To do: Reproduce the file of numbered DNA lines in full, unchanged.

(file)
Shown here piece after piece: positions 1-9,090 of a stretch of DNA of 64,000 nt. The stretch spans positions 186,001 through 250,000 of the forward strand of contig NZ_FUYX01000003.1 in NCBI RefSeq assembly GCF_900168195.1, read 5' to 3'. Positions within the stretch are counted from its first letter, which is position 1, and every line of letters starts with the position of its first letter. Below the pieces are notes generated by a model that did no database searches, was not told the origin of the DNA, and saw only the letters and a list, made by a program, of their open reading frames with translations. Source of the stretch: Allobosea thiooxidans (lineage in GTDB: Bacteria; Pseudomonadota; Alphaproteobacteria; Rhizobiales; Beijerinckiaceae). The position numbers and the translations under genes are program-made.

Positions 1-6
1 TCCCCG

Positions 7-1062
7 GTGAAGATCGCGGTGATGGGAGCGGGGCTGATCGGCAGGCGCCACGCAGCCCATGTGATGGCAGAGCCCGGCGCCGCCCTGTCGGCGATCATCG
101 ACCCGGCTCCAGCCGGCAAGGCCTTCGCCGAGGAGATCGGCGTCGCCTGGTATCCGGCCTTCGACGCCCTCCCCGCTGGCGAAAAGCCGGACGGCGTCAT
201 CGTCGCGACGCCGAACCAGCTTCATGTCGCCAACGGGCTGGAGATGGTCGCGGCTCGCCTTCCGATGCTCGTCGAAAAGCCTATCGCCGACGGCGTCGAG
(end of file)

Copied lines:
Shown here piece after piece: positions 1-9,090 of a stretch of DNA of 64,000 nt. The stretch spans positions 186,001 through 250,000 of the forward strand of contig NZ_FUYX01000003.1 in NCBI RefSeq assembly GCF_900168195.1, read 5' to 3'. Positions within the stretch are counted from its first letter, which is position 1, and every line of letters starts with the position of its first letter. Below the pieces are notes generated by a model that did no database searches, was not told the origin of the DNA, and saw only the letters and a list, made by a program, of their open reading frames with translations. Source of the stretch: Allobosea thiooxidans (lineage in GTDB: Bacteria; Pseudomonadota; Alphaproteobacteria; Rhizobiales; Beijerinckiaceae). The position numbers and the translations under genes are program-made.

Positions 1-6
1 TCCCCG

Positions 7-1062
7 GTGAAGATCGCGGTGATGGGAGCGGGGCTGATCGGCAGGCGCCACGCAGCCCATGTGATGGCAGAGCCCGGCGCCGCCCTGTCGGCGATCATCG
101 ACCCGGCTCCAGCCGGCAAGGCCTTCGCCGAGGAGATCGGCGTCGCCTGGTATCCGGCCTTCGACGCCCTCCCCGCTGGCGAAAAGCCGGACGGCGTCAT
201 CGTCGCGACGCCGAACCAGCTTCATGTCGCCAACGGGCTGGAGATGGTCGCGGCTCGCCTTCCGATGCTCGTCGAAAAGCCTATCGCCGACGGCGTCGAG